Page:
The Characters

(Critical Guide to British Fiction)

The delineation of characters is the heart of Margaret Drabble’s achievement as a novelist. Both Simon and Rose are presented in complete detail; their unhappy childhoods, which made them the adults they have become, are described fully through flashbacks. Simon’s discomfort at his wife’s dinner parties is made clear, as is Rose’s preference for quiet evenings in her shabby living room over the social events to which she is still invited. Simon is depicted as an admirably moral man who willingly assists others but also as a man who cannot act on even his best impulses. When Rose tells him of her plan to surrender the children, Simon knows that there must be a way to dissuade her and to convince her to live with him, an arrangement which would make them both happy, but he allows her to leave his office without saying anything. At the end, he makes no objection to Rose’s reconciliation with Christopher, even though he knows that it will not make Rose happy.

Rose is a fascinating character. Her rejection of her family, her determination to marry Christopher and to give away her inheritance, demonstrate strength of character as well as a moral compulsion, acquired through the woman who was her nurse during Rose’s childhood. At the same time, Rose is in many ways weak. She has no compunction about imposing her troubles on Simon, she knows that she had helped precipitate Christopher’s violence by her own shrewishness, and she gives way too readily to her emotions. Despite these weaknesses, she is finally an...

(The entire section is 628 words.)

The Needle's Eye Characters Discussed

(Great Characters in Literature)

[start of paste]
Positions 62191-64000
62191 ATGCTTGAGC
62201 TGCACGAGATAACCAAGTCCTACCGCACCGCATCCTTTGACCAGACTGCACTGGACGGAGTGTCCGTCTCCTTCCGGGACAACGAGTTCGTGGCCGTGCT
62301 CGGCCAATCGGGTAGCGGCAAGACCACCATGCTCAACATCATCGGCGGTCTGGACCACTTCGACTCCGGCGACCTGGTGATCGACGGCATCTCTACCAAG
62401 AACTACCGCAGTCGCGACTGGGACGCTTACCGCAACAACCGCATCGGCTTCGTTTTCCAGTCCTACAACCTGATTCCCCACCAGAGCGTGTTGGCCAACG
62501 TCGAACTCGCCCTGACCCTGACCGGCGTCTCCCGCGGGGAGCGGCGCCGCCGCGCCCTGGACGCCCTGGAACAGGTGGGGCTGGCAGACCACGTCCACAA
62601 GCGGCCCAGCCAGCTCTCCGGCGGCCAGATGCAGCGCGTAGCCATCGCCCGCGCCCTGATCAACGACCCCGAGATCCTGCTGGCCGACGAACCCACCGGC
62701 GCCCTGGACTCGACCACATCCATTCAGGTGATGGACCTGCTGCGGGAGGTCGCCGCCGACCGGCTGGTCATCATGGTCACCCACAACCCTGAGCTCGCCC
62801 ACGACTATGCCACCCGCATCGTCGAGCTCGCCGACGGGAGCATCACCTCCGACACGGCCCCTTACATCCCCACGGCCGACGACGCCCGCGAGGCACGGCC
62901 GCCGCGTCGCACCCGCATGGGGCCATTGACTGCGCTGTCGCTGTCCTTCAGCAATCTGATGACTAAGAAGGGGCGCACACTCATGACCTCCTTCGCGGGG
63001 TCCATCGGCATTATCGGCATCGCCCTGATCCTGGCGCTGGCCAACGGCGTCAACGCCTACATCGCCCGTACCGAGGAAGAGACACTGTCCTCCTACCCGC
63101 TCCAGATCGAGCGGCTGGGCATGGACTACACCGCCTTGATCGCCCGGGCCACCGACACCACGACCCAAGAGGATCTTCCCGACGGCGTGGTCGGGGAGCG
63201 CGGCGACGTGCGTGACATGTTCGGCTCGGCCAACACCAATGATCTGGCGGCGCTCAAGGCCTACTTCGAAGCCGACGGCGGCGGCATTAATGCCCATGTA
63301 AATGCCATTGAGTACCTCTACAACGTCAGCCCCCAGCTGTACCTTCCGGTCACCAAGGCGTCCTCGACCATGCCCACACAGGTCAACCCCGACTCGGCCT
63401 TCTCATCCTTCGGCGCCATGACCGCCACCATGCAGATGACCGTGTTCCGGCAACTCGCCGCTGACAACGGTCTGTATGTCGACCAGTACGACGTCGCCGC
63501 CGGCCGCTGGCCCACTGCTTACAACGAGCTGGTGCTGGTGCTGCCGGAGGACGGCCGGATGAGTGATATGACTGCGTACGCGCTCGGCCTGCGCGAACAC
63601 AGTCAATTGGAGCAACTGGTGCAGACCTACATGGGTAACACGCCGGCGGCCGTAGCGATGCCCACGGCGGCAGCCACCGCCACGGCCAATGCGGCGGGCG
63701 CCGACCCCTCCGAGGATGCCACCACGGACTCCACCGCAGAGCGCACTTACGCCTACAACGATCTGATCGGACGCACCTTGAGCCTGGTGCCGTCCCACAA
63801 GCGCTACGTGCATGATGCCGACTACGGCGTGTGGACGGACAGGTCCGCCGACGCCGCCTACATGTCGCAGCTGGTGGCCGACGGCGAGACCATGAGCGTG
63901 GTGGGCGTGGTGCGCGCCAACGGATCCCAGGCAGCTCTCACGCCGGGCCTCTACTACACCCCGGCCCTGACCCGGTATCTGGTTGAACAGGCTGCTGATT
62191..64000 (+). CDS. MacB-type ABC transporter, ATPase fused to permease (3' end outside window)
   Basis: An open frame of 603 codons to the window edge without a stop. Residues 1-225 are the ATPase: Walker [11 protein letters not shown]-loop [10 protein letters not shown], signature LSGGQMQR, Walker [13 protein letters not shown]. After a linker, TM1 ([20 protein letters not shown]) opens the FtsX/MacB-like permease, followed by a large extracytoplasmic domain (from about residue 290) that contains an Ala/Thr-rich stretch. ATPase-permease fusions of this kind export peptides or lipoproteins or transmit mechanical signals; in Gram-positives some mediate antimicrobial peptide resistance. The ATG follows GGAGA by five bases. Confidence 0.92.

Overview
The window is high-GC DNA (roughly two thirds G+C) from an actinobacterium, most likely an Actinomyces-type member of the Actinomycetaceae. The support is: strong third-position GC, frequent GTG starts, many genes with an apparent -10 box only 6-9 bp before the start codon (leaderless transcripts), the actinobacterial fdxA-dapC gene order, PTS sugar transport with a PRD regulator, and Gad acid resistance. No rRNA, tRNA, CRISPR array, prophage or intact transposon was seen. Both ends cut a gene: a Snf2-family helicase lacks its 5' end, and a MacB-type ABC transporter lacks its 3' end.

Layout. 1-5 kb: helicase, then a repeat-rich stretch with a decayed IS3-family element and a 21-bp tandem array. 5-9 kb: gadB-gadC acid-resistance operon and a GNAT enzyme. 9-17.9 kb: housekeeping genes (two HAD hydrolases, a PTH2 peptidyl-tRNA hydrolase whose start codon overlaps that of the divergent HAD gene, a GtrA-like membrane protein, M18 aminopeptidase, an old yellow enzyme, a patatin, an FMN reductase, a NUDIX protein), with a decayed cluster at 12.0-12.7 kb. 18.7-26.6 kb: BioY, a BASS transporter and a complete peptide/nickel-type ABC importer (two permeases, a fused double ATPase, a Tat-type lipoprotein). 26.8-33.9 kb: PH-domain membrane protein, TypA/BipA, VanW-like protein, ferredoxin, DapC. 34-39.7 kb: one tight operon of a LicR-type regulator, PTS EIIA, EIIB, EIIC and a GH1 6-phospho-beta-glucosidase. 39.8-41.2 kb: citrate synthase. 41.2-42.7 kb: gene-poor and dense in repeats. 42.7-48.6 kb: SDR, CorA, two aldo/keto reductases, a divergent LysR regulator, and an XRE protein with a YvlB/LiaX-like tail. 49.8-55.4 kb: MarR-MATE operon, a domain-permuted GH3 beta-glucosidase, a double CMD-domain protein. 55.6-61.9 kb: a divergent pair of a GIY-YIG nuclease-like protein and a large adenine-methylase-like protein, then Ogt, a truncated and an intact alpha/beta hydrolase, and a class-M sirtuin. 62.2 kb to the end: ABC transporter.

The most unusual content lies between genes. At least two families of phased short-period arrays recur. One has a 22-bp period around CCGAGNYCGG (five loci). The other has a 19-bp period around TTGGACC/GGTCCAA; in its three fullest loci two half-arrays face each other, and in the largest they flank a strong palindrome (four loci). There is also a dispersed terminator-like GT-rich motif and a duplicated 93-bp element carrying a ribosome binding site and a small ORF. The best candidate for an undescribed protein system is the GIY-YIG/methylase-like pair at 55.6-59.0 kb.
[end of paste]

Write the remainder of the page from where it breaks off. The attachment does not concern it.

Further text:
Simon Camish

Simon Camish, a successful barrister specializing in labor law. He has spent so much of his life repressing his emotions and working to satisfy the demands of others that he feels himself emotionally dry and unable to fulfill the personal side of his life. His marriage to a wealthy woman has lost all romance, and he is henpecked and embarrassed by his wife’s public abuse of him. His children suffer from his distance. Earlier, he had been entirely subservient to his mother’s drive to have him move beyond the poverty in which he spent his childhood. Extremely intelligent and observant of other people, he finds in his friendship with Rose Vassiliou the warmth and emotional excess lacking in his own rigidly controlled and intellectual character and life.

Rose Vassiliou

Rose Vassiliou, a divorced mother of three. Impulsive, deeply emotional, and often irrational in her behavior, she also possesses a keen intelligence, a sharp sense of humor, and a sensual delight in the everyday details of her life. Unlike Simon, who has spent his entire life working to achieve material success, she gives away the money she inherited and deliberately chooses to live on meager resources in a run-down section of London. Her acts of generosity, because they are poorly thought out, often misfire, as do her sudden romantic gestures, such as her marriage to a glamorous but unprincipled and often physically abusive Greek...

(The entire section is 504 words.)